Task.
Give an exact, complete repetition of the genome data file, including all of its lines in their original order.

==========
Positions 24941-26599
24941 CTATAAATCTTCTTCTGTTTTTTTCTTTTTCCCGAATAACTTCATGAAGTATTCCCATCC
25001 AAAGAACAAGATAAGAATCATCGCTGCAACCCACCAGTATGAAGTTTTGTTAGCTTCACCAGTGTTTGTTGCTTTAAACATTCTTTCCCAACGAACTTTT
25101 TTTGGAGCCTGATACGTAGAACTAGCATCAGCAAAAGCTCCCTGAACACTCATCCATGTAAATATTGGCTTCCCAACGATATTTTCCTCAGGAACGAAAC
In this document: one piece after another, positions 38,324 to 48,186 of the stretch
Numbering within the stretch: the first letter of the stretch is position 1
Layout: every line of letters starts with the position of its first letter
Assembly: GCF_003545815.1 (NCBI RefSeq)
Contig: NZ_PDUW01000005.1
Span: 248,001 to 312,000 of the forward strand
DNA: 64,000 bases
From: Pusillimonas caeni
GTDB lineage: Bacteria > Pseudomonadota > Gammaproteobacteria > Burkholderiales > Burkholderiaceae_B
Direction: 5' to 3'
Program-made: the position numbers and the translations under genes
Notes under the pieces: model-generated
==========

Positions 24941-26599
24941 CTATAAATCTTCTTCTGTTTTTTTCTTTTTCCCGAATAACTTCATGAAGTATTCCCATCC
25001 AAAGAACAAGATAAGAATCATCGCTGCAACCCACCAGTATGAAGTTTTGTTAGCTTCACCAGTGTTTGTTGCTTTAAACATTCTTTCCCAACGAACTTTT
25101 TTTGGAGCCTGATACGTAGAACTAGCATCAGCAAAAGCTCCCTGAACACTCATCCATGTAAATATTGGCTTCCCAACGATATTTTCCTCAGGAACGAAAC
In this document: one piece after another, positions 38,324 to 48,186 of the stretch
Numbering within the stretch: the first letter of the stretch is position 1
Layout: every line of letters starts with the position of its first letter
Assembly: GCF_003545815.1 (NCBI RefSeq)
Contig: NZ_PDUW01000005.1
Span: 248,001 to 312,000 of the forward strand
DNA: 64,000 bases
From: Pusillimonas caeni
GTDB lineage: Bacteria > Pseudomonadota > Gammaproteobacteria > Burkholderiales > Burkholderiaceae_B
Direction: 5' to 3'
Program-made: the position numbers and the translations under genes
Notes under the pieces: model-generated